Gang mediators take on domestic violence

January 24, 2011

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(Chip Mitchell/WBEZ)
Norman Kerr says CeaseFire has no choice but to address "intimate partner violence."

A Chicago-based group called CeaseFire works in the city’s toughest neighborhoods. It trains former gang members to mediate conflicts that could turn violent. Those conflicts might be over turf or money, a pecking order or a personality clash. Now CeaseFire is addressing another source of gang tension: wives and girlfriends. But some advocates for battered women worry that mixing gang intervention with domestic-violence work could backfire.

MITCHELL (at the scene): I’m at the offices of a Humboldt Park group called the Alliance of Local Service Organizations. It runs a CeaseFire chapter and they’re letting me listen in to a debriefing about a shooting this month.
CEASEFIRE WORKER A: Could there be retaliation to this incident?
CEASEFIRE WORKER B: There could have been, very likely, but since we talked them down and...
CEASEFIRE WORKER A: Because somebody went around on a graffiti rampage, right?
MITCHELL (at the scene): I’ve agreed not to identify the CeaseFire workers or anyone involved in the conflict.
CEASEFIRE WORKER A: The victim was in a relationship?
CEASEFIRE WORKER B: He’s in a relationship. He was having another relationship outside the relationship....

MITCHELL (in the bureau): Here’s the gist of the story—all of it alleged. A gang member got a teenager pregnant and started slapping her around. This didn’t sit well with her family. And, the thing is, her family’s in a different gang. So someone in that mob tracked down the man and shot him.

CEASEFIRE WORKER A: Did the victim die?
CEASEFIRE WORKER B: No.
CEASEFIRE WORKER A: Did the victim know the perp?
CEASEFIRE WORKER B: Yes.

MITCHELL: Violence involving gangs and girlfriends is nothing new in Chicago. But it’s only lately that CeaseFire’s Humboldt Park chapter responds this way:

CEASEFIRE WORKER A: OK, so a domestic-violence advocate has been notified and is working with the related parties around safety planning. We don’t know if that has taken place, right?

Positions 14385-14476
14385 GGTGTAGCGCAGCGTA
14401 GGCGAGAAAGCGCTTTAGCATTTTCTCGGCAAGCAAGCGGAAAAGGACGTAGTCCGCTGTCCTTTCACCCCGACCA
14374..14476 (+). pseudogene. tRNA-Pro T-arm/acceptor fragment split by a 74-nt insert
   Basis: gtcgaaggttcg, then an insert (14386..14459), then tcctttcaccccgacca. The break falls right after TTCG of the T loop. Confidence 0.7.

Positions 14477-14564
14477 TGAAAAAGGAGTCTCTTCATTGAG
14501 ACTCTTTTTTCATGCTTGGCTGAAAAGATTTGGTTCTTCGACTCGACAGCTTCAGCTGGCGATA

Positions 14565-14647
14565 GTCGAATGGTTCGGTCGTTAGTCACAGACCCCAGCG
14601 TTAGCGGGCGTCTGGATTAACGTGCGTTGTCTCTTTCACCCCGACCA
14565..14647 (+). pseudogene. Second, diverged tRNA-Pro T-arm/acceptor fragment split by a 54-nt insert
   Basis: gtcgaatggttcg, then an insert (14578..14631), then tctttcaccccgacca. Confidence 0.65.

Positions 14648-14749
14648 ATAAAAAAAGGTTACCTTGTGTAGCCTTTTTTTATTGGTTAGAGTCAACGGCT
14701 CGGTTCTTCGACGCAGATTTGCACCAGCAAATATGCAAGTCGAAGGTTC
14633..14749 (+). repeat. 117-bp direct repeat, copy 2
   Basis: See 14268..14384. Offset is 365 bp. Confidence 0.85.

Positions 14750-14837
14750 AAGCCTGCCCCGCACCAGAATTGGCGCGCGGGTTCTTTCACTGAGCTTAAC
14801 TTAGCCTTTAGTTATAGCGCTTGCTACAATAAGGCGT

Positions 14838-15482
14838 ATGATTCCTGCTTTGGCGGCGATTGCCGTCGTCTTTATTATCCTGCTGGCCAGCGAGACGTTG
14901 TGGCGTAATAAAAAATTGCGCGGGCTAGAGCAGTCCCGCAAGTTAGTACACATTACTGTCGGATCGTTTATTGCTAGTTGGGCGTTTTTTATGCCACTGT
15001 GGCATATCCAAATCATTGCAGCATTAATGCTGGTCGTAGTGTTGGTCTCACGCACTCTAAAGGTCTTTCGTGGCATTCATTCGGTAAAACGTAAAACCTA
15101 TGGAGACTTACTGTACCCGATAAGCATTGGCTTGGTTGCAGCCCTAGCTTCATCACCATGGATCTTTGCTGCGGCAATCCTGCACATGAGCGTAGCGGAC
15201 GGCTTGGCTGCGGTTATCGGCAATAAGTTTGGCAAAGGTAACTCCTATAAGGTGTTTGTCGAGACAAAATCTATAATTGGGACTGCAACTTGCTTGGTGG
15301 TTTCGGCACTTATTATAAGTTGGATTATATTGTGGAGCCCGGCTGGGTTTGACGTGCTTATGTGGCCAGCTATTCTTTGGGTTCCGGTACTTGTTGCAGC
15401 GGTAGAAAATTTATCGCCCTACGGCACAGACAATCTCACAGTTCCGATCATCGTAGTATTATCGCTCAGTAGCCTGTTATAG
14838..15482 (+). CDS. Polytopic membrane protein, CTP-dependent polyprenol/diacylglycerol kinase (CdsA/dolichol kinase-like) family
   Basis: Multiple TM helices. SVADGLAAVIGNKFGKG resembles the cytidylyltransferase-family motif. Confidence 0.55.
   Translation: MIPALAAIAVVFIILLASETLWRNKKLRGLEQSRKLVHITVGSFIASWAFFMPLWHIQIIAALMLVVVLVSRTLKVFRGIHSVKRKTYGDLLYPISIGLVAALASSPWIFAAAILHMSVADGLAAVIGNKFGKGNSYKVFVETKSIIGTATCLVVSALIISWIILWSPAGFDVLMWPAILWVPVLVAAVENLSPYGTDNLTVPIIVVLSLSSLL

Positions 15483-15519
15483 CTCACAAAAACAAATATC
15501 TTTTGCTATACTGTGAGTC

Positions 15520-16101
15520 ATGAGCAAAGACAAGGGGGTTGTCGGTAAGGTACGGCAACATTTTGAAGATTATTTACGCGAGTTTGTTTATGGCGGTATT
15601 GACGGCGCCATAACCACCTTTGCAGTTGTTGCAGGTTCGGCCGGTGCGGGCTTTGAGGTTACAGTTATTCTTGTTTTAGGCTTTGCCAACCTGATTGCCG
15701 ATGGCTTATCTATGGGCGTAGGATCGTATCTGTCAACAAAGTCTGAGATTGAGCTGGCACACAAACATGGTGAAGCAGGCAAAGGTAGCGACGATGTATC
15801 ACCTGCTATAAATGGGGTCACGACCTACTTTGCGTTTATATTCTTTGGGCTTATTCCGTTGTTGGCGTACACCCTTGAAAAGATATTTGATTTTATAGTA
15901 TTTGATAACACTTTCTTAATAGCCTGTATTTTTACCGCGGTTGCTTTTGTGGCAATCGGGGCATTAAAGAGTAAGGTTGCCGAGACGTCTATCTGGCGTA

CEASEFIRE WORKER B: No.
CEASEFIRE WORKER A: Because we gave her the card but...
CEASEFIRE WORKER B: It’s on her if she wants to go get the help. We can’t force her to do anything.
KERR: And there are other services that we’ve connected with as well so...

MITCHELL: This last guy is Norman Kerr. He’s a social worker who oversees the CeaseFire chapter. Kerr speaks with me after the meeting.

KERR: A year ago, we didn’t really concern ourselves with needs of the victim in a domestic-violence case. If there was a young lady who was victimized by her boyfriend, that really wasn’t something that we addressed.

MITCHELL: So Kerr and some former gang members he supervises got some training from the Chicago Metropolitan Battered Women’s Network. And the CeaseFire chapter has developed an approach to what it calls “intimate-partner violence.”

KERR: If we know someone is victimized, we want to make sure that they’re getting the help that they need. And, at the same time, we’re sitting here talking about how we can educate the young guys that they shouldn’t be perpetrating domestic violence.

SHAW: That’s a dream come true.

MITCHELL: Barbara Shaw heads a state agency called the Illinois Violence Prevention Authority.

SHAW: Men sometimes feel that they have a right to hit their girlfriends or hit their wives—that they’re supposed to maintain control. And having other men, particularly men who have a macho image themselves, telling them that this is not OK and not manly increases the validity and strength of the message.

MITCHELL: Shaw says gang interventionists with roots in the neighborhood have much more access to perpetrators than victim advocates do. That’s actually the idea behind expanding the program. Starting next month, the Humboldt Park chapter will train CeaseFire street workers citywide about intimate-partner violence.  But some battered-women’s advocates warn that CeaseFire could be putting those workers in greater danger.

ABARCA: The offender may try to send other people after him or may teach him a lesson for getting into his business.

MITCHELL: Rosa Abarca heads the domestic-violence program at Mujeres Latinas en Acción. That’s a women’s center in Chicago’s Pilsen neighborhood. Abarca says a perp. might mistake what a CeaseFire worker’s up to.

ABARCA: He may feel like this is a boyfriend that’s trying to help her out. And that can escalate the abuse for her because he’s probably thinking that, "She’s being unfaithful. I need to control her more."

MITCHELL: And Abarca points out some victims may not be ready for help.

AMBI: Debriefing.

MITCHELL: Back in Humboldt Park, the CeaseFire workers are still talking about the shooting.

CEASEFIRE WORKER A: Let me ask you this: What happens if she does end up getting slapped again tomorrow?

MITCHELL: I ask the group’s leader, Norman Kerr, whether Abarca has got a point.  Maybe a CeaseFire worker could make a domestic dispute worse. Maybe he could spark more violence.

KERR: We’re not trying to work directly with female victims. We’re making referrals. We’re making sure that the female victims in those situations are getting some services.

MITCHELL: Kerr wants his crew to be careful. But since so many gang disputes involve girlfriends and wives, he says, CeaseFire has no choice but to get involved.

Music Button: Calibro 35, "Appuntamento Al Contessa", from the CD Rare, (Nublu)